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This is my start:

$f$ is the function from the open unit disc to R2

$f(z)$ is onto since for every $w$ in the codomain, there exists a $z$ such that $f(z)=w.$ Hence $w=\dfrac{z} {(1-|z|)}$, so by taking moduli:

$$|w|=|z|/(1-|z| )$$ $$|w|(1-|z| )=|z|$$ $$|w|-|z||w|=|z|$$ $$|w|=|z|+|z||w|$$ $$|w|=|z|(1+|w|)$$ $$|z|=|w|/(1+|w|)$$

Now where do I go? Thanks, FGH.

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You need to give the domain and the codomain; it's part of the definition of $f$. –  Xabier Domínguez May 1 '12 at 16:57
    
If you don't give the question some context, it will be hard for you to get an answer. –  Pedro Tamaroff May 1 '12 at 16:58
    
One last line to conclude the proof: Thus $1-|z|=1/(1+|w|)$ and $z=w(1-|z|)=w/(1+|w|)$. QED. –  Did May 1 '12 at 17:01
    
Sorry! The domain is the unit disk and the co-domain is R2. –  user30243 May 1 '12 at 17:11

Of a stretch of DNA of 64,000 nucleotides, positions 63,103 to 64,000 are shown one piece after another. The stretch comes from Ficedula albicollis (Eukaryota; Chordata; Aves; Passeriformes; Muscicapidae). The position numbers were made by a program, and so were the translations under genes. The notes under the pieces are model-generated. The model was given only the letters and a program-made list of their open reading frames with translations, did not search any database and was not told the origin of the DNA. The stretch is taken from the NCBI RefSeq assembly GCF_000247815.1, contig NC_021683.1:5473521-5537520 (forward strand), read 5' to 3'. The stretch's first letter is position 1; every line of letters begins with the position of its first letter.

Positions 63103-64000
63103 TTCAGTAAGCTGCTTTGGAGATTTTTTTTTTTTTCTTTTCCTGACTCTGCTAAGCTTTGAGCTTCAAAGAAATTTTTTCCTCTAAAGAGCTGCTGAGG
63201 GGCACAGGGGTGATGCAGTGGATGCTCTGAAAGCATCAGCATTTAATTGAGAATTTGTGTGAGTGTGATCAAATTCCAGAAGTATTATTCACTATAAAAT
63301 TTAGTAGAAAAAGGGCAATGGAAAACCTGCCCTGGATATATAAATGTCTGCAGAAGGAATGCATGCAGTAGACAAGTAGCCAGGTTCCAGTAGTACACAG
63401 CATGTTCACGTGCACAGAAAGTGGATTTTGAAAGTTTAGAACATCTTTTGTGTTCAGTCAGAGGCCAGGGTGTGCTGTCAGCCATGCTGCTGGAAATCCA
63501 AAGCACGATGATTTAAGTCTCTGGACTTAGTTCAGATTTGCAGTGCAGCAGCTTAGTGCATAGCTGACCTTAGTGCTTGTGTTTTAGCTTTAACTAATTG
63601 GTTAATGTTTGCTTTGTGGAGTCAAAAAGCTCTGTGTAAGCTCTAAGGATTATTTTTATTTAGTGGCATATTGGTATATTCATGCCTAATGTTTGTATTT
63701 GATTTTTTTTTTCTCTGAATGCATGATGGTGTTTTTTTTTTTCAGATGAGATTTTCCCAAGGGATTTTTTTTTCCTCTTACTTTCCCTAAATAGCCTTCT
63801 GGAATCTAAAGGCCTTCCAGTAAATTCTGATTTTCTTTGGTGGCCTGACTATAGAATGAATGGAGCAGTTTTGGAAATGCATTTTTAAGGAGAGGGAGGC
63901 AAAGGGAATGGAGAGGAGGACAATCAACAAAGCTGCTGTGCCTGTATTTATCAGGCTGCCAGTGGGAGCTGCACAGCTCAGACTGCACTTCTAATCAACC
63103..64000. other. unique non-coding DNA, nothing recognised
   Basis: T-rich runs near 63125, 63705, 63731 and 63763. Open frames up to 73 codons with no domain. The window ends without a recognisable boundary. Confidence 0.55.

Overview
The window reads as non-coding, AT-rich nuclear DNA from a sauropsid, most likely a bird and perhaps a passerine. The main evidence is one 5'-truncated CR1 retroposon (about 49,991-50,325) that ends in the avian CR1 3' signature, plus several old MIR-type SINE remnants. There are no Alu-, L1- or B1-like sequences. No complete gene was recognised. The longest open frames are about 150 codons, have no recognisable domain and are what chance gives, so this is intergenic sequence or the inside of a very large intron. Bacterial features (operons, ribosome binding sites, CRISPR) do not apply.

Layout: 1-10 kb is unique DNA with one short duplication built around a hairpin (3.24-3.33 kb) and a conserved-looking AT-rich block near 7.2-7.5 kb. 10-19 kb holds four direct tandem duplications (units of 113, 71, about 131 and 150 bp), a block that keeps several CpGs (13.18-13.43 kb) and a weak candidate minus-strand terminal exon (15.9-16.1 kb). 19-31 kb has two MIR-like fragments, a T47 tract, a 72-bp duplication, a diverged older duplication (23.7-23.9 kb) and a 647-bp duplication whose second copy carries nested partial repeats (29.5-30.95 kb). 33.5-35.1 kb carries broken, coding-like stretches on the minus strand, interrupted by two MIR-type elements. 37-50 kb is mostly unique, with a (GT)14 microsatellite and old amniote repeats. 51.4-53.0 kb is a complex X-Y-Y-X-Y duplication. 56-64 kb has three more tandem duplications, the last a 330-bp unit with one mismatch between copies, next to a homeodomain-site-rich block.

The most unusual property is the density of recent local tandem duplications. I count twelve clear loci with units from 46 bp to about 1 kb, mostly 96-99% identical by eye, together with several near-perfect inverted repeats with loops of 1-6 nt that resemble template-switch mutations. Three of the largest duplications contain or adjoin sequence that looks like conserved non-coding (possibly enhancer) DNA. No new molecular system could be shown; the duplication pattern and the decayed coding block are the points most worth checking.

Does my indication allow you to finish the proof? –  Did May 1 '12 at 18:23
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1 Answer 1

up vote 2 down vote accepted

I'm retaining as much as possible from your own wording; but note the differences!

The function $f(z):={z\over 1-|z|}$ is a function from the open unit disc $D$ to ${\mathbb C}$.

The function $f$ is onto if (not: "since") for every $w$ in the codomain ${\mathbb C}$, there exists a $z\in D$ such that $f(z)=w\ $, i.e., $${z\over 1-|z|}=w\ .\qquad(1)$$ So by taking moduli: $$|w|={|z|\over 1-|z| }$$ or $$|z|={|w|\over 1+|w|}\ .\qquad(2)$$ On the other hand, taking arguments in $(1)$ for a $z$ with $|z|<1$ we get $$\arg(z)=\arg(w)\ .\qquad(3)$$ Equations $(2)$ and $(3)$ together imply that a $z$ of the required kind would necessarily be given by $$z:={w\over 1+|w|}\ .$$ Now we have arrived at this result not by means of a general theory about such problems, but by means of an ad-hoc procedure. Therefore we have to check whether the $z$ we have found indeed fulfills the conditions $z\in D$ and $f(z)=w$. I leave this verification to you.

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